What is the role of bilateral adrenal hemorrhage in the development of acute Addison disease?

Updated: Mar 11, 2020
  • Author: George T Griffing, MD; Chief Editor: Romesh Khardori, MD, PhD, FACP  more...
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Answer

Bilateral adrenal hemorrhage

  • This may be the cause of an acute adrenal crisis, and it may occur as a complication of bacterial infection with Meningococcus or Pseudomonas species, as in Waterhouse-Friderichsen syndrome.

  • It also may occur as a complication of pregnancy, anticoagulant therapy with heparin or warfarin, and as a complication of coagulopathies such as antiphospholipid syndrome (APS) in patients with systemic lupus erythematosus (SLE).

  • The mechanism of action of adrenal hemorrhage is not fully understood. Diagnosis usually is made in the setting of a critically ill patient on anticoagulants (or with any of the causes mentioned above) who becomes acutely hypotensive with tachycardia, nausea, vomiting, fever, and confusion or disorientation. Abdominal or flank pain with associated tenderness may develop.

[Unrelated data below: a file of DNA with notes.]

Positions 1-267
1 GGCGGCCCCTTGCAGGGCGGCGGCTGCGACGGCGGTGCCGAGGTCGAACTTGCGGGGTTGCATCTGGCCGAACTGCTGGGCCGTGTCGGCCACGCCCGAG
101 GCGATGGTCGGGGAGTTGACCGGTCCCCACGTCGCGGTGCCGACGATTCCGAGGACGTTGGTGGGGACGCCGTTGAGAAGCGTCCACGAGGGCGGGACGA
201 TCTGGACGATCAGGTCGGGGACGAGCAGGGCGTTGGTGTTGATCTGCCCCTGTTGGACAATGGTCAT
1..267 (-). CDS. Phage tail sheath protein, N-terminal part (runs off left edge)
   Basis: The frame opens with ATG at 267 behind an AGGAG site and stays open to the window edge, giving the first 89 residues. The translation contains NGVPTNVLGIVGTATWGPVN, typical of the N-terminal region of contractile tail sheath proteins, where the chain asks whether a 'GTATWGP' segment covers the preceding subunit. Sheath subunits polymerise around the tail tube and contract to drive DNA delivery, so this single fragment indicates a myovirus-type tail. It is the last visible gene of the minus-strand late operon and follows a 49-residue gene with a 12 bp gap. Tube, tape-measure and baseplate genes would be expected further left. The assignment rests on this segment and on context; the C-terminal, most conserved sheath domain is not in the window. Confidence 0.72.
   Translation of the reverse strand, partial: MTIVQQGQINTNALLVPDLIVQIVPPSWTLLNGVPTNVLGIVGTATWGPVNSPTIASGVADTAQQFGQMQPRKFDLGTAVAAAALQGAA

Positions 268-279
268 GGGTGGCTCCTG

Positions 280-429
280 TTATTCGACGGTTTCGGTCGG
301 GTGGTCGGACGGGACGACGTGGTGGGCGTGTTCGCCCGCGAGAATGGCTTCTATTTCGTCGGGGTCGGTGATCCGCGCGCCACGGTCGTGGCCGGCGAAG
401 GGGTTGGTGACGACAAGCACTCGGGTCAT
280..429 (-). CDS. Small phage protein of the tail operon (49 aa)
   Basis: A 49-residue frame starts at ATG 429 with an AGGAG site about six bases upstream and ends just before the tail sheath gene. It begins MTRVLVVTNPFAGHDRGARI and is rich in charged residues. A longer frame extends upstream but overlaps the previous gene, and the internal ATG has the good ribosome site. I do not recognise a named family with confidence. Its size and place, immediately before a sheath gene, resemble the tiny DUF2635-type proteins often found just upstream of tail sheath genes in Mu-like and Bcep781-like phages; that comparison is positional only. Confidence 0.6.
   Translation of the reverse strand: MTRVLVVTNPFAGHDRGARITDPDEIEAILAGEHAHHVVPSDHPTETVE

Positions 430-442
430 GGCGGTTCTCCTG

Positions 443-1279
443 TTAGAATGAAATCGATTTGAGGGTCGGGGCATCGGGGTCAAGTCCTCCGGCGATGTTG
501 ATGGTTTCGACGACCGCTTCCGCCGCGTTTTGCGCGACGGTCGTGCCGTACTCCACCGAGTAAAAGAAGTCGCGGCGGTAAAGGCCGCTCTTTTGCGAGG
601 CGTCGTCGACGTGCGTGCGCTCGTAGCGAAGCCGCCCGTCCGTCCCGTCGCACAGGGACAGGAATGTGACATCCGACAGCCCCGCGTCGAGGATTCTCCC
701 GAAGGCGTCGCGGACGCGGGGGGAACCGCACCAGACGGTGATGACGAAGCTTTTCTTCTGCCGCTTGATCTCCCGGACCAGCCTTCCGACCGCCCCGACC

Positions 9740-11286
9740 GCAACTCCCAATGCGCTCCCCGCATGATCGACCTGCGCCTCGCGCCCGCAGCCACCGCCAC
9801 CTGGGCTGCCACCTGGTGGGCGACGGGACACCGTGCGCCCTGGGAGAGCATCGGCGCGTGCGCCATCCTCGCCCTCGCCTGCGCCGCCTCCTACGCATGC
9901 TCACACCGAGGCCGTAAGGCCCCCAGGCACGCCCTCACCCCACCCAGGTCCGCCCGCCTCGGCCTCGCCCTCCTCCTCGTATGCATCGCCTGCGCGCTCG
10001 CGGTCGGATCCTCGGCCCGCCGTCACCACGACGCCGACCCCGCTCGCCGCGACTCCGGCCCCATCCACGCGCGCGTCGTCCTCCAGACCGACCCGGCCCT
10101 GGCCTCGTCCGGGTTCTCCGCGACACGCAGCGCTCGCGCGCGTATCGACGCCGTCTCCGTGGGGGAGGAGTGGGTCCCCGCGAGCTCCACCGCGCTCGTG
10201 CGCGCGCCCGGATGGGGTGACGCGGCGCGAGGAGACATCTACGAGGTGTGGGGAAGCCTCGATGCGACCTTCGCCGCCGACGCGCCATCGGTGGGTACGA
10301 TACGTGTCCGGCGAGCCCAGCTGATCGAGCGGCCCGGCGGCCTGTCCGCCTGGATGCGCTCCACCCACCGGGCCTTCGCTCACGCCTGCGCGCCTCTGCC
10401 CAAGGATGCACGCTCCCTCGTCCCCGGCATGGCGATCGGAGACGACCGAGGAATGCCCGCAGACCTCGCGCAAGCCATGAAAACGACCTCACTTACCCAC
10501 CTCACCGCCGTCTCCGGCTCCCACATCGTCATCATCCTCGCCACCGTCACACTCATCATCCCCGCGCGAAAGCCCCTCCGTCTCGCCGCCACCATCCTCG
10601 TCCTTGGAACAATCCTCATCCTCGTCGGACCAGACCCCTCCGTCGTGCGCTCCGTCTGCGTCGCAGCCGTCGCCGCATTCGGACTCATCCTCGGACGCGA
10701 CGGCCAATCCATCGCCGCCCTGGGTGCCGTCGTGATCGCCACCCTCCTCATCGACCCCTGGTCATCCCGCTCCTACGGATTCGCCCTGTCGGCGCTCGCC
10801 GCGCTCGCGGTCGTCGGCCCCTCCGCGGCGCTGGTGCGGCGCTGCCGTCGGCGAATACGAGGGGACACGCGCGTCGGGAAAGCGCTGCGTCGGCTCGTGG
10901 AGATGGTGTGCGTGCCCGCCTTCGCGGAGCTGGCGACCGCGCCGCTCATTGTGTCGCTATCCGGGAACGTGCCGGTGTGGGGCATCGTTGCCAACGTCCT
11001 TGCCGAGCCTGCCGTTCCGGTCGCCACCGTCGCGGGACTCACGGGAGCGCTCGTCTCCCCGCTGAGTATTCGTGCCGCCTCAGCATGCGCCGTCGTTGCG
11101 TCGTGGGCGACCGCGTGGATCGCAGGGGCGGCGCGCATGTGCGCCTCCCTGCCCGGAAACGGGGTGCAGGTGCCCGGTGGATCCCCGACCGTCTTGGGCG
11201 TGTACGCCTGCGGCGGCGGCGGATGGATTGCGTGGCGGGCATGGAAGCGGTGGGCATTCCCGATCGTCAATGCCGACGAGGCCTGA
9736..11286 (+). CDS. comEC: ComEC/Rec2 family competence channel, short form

• A rapid ACTH test usually should be performed in this setting, and the patient should be started on hydrocortisone without waiting for the results. When time is critical, a random cortisol should be drawn and the patient started on hydrocortisone in stress doses. An abdominal computed tomography (CT) scan often reveals bilateral adrenal gland enlargement.


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